First in a series about my paternal Charbonneau and Zinsk ancestors in New York State’s Adirondack region during the 1800s.
January is here, and winter is settling over the Adirondack foothills. What better time to resume the search for details about my Québecois immigrant great, great grandfather Lawrence Charles Charbonneau in the Town of Forestport, Oneida County, New York.
When last I wrote about Lawrence in A Charboneau by any other surname variant, I was grappling with the multitude of surname spellings that was frustrating my search for records of my gg grandfather’s early years in upstate New York.
He last appeared with his family of origin as Laurent Charbonneau, 20, in the 1851-52 Canadian Census for St. Eustache, Deux Montagnes, Québec — chronicled in 1852: Charbonneau family of St. Eustache.
Presumably he moved south into New York State some time after that Canadian census — but when? In hopes of finding an answer, I began a series of online U.S. and New York State census searches working through the various census-taker spellings of Charbonneau.
An 1865 census breakthrough
A breakthrough finally came when I found Lawrence Charbono and family in the 1865 New York State Census for Boonville, Oneida, N.Y. — a census entry that helps narrow down the year he likely settled in New York State.
|1865 New York State Census of Boonville, Oneida, N.Y. – E.D. 02-03 – 15 June 1865 – Page 19 (penned), dwelling 143, family 143 – from FamilySearch.org|
|16||Willard L. Charbono||7||Child||Oneida|
The ages, birthplaces, occupation and and family structure in this census report coincide with other records in my files for the Lawrence Charbonneau family. So, despite the surname variant, this appears to be my gg grandfather’s family.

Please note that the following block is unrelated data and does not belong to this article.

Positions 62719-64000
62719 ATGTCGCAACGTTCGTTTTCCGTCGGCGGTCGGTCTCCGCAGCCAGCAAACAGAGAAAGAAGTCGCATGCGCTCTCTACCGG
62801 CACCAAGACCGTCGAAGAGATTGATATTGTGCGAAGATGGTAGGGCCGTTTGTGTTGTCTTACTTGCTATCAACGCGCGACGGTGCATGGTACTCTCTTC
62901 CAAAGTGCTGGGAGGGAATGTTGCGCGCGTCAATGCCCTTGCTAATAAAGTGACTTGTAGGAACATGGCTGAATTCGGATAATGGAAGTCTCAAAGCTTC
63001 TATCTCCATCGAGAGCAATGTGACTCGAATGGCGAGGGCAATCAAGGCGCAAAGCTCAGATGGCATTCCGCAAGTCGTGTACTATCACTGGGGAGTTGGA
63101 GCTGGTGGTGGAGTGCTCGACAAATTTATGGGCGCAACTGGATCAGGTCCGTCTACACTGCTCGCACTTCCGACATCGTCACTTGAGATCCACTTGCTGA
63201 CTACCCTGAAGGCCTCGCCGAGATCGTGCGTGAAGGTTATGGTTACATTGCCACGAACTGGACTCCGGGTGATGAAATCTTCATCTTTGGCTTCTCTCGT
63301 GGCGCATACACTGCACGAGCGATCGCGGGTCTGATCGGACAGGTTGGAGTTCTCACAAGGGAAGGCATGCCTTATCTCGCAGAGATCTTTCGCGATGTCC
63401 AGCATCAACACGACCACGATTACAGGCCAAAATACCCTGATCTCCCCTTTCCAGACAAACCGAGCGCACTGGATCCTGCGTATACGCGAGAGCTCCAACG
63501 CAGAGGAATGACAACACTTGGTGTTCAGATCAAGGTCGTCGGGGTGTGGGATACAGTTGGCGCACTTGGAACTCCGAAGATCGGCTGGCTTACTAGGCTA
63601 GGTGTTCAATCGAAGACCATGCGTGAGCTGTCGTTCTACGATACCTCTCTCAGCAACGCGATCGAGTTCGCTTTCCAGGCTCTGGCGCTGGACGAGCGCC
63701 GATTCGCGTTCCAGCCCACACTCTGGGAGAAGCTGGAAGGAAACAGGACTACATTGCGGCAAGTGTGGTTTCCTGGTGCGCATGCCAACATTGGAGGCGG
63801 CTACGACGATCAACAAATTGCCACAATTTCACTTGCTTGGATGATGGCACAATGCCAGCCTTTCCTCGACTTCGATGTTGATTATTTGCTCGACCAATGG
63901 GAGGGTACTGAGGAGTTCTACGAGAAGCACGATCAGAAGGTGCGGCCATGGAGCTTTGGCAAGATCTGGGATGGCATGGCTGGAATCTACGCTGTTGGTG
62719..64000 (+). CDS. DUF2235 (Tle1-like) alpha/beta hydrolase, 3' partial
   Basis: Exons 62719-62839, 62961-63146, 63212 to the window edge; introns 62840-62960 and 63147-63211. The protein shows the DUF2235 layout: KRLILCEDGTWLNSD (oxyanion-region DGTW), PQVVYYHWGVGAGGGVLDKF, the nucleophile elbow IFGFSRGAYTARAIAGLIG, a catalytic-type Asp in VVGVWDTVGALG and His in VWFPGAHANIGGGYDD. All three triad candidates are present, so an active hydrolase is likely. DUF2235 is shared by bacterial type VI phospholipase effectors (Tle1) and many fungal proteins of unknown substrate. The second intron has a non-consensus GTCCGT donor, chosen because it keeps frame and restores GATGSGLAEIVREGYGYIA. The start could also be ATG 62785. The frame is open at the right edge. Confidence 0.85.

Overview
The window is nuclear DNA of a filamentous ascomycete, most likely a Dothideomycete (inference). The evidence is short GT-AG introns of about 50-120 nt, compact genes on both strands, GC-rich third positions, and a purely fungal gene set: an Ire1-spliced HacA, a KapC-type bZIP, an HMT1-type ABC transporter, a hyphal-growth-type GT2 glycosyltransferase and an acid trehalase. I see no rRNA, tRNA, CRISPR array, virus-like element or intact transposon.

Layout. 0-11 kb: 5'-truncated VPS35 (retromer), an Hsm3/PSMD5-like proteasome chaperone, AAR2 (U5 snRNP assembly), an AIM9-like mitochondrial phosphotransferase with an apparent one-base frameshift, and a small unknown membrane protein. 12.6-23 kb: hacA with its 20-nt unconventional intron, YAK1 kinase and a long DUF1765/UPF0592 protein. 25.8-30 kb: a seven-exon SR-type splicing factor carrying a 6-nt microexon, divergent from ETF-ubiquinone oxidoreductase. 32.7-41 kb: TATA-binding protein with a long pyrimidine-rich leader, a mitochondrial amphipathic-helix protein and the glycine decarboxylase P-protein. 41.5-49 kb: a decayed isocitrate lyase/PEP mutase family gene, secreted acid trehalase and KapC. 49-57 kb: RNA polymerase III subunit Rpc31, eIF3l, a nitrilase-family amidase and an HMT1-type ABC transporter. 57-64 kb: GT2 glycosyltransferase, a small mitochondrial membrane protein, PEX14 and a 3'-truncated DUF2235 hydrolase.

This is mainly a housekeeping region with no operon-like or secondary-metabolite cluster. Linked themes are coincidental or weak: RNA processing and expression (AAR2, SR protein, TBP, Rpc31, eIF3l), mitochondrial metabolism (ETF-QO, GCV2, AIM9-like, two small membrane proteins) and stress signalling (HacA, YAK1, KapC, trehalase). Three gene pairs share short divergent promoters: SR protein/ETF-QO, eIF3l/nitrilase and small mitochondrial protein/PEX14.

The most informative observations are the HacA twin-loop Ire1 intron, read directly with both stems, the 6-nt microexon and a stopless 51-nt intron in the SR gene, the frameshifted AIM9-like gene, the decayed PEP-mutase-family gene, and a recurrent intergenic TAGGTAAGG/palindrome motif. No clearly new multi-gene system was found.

My great grandfather Will Charboneau (who later shortened his surname by dropping an n) appears here for the first time as a child at age 7 — putting his birth at about 1858 in Oneida County, New York.
Based on this information, Lawrence likely settled in New York State some time between 1851-52 (when he last appeared in the Canadian census) and 1857 (the year before his son was born Oneida County, N.Y.) — a span of about 5 years.
My great, great grandmother’s details
Also of interest are the details on my Swiss immigrant great, great grandmother (maiden name: Zinsk) — which suggest new avenues for research.
Her given name here is Angeline — which appears in other records I have for her. But in most later records, her given name is Ursula. Was Angeline her middle name? Perhaps for that reason, was it the name she went by in everyday life? Hence the one she gave to the census taker in 1865?
Next to her name in Column 11 (“Of how many children the parent.”) the census taker wrote three — yet only Will is enumerated in this 1865 census. What became of the other two children?
New mysteries to be solved — more in the next post.
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